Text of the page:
[WATCH] Small business owners express concern over labour shortages

The issue of labour shortages is the topmost concern for business for 2018, the GRTU said

The GRTU said a majority of its members were concerned by a shortage of workers
The GRTU said a majority of its members were concerned by a shortage of workers
Shortage of workers a major concern for small businesses

An end-of-year business performance survey carried out by the General Retailers and Traders Union (GRTU) has found that 20% of small business owners were concerned mainly with a shortage of workers in the coming year.

Addressing a press conference on the findings of the survey GRTU Vice President for Finance and Administration Marcel Mizzi said that the union often received personal phone calls from business owners who were having difficulty in finding employees, adding that a significant amount of time was spent 'poaching' workers from other businesses. "It's an employee's market," he said.

"Labour shortages need to be addressed for the economy to continue with the current rhythm," GRTU President Paul Abela said.

He added that although it was positive for workers, the issue needed to be dealt with for the sake of the country's GDP.

Mizzi also stressed that the process by which third country nationals obtained work permits needed to become more expedient. Currently, he said, it takes applicants four months for their permit to be processed, whereas Mizzi said it should happen within days.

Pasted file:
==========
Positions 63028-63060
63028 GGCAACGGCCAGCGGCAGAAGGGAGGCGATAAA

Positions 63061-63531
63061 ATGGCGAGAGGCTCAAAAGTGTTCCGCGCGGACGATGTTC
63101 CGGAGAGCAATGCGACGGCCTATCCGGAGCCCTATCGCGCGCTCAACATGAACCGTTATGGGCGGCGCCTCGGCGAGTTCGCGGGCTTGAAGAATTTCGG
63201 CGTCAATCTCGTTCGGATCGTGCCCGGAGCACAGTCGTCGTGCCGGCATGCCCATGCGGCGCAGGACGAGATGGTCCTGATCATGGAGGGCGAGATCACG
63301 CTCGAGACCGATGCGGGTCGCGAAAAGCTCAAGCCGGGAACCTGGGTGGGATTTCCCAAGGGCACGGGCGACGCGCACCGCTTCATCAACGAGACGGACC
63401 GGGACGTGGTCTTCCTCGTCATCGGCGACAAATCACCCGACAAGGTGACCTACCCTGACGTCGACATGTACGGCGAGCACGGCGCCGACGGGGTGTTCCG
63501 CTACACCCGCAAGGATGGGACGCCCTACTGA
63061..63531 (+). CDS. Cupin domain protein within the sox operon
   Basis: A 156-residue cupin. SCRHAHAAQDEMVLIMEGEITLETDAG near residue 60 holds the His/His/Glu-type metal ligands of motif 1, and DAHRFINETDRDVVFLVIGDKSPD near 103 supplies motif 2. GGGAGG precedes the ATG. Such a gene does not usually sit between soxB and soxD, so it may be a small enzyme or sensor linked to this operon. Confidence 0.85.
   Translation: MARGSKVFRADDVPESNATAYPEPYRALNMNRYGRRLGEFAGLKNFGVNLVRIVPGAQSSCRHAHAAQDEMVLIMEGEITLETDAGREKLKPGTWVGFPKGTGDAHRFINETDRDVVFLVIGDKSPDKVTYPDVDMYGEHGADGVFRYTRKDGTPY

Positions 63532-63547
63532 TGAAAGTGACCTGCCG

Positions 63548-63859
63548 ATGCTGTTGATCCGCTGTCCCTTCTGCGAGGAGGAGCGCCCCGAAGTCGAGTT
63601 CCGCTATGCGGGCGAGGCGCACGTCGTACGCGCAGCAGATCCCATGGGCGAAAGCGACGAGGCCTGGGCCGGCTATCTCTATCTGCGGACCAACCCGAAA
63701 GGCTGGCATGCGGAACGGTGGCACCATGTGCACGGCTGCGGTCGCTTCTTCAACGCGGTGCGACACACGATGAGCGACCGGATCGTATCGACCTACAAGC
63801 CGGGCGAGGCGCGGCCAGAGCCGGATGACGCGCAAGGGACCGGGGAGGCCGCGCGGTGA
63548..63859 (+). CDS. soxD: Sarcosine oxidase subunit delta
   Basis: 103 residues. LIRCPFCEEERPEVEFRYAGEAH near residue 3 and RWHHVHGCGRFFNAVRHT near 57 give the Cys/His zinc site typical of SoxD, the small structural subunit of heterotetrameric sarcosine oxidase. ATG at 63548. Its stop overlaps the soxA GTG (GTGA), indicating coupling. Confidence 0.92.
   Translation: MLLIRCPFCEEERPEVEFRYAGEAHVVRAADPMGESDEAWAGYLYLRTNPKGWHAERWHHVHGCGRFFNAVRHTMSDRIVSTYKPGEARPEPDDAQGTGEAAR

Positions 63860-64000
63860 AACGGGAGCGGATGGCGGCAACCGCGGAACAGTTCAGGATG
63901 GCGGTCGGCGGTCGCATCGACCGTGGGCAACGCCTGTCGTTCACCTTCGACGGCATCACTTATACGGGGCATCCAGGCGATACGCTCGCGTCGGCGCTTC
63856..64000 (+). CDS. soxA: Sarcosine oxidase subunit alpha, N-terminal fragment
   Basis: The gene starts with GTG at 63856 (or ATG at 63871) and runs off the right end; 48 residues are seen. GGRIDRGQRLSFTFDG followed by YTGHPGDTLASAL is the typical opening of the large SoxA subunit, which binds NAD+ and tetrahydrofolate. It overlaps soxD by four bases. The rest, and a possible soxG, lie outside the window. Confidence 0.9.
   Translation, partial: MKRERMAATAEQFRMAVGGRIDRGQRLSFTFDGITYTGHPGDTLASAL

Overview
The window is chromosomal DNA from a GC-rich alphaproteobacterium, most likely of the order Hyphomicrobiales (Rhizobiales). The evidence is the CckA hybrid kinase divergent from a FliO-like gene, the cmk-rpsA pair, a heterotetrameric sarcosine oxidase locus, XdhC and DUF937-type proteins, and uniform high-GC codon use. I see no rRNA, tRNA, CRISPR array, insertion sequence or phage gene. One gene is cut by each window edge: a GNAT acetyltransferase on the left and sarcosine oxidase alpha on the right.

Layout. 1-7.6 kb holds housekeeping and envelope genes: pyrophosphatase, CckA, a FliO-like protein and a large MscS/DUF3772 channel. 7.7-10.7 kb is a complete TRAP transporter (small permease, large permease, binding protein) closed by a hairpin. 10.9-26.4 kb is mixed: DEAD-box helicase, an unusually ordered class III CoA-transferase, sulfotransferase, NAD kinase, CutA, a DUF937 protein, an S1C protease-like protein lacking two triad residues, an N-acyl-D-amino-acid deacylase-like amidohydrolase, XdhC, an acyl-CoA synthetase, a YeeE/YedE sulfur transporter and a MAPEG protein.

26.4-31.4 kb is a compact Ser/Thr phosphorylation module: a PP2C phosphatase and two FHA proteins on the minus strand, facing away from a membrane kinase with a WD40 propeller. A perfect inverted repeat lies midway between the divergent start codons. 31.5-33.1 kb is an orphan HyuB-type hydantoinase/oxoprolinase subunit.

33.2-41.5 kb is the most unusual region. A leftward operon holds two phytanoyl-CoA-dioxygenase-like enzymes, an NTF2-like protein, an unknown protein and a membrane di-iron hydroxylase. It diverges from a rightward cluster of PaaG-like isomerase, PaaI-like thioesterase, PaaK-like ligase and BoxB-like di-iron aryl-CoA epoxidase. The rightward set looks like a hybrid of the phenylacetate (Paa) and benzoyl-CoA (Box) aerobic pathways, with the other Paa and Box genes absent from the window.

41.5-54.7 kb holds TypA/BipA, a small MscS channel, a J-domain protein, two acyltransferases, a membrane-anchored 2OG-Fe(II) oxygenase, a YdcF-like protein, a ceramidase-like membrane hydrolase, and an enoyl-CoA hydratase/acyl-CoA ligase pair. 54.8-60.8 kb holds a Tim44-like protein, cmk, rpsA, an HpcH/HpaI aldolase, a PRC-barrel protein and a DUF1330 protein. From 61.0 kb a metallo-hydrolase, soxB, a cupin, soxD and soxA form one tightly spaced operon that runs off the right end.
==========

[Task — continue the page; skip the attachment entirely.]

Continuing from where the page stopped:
Unskilled workers can usually only find employment in labour or as drivers, Abela said, and the latter were being very negatively affected by the points system. "Maltese people who are fully capable of working [as drivers] are being discouraged from doing their job."

Traffic and parking problems were also among stop concerns cited by businesses, as well as competition through online shipping and “foreigners selling illegally”.

However, the GRTU maintained that the survey showed a positive result across various categories.

43.50% of businesses surveyed reported an increase in the previous year, while 31.5% said they remained the same and 25% reported a decrease. 32% reported higher profits.

26% of those who reported an increase said it was due to introducing new services, and 20% reckon that the increase is a result of improved consumer spending power.

Those who reported a decrease say it was due to competition, unfair competition, lack of parking, and sales lost due to online shopping. "We receive a lot of complaints from business owners about online shopping. But we think they have to join them and begin selling their products online."

48.50% of respondents said that the Christmas period affected sales while 51.50% reported that it didn't. The businesses surveyed included pharmacies and petrol stations. 41% said they felt satisfied with their Christmas period sales, with 6% reported feeling very satisfied and 25% were neutral. "This is an extremely positive result."

More in Business News

Get access to the real stories first with the digital edition

Subscribe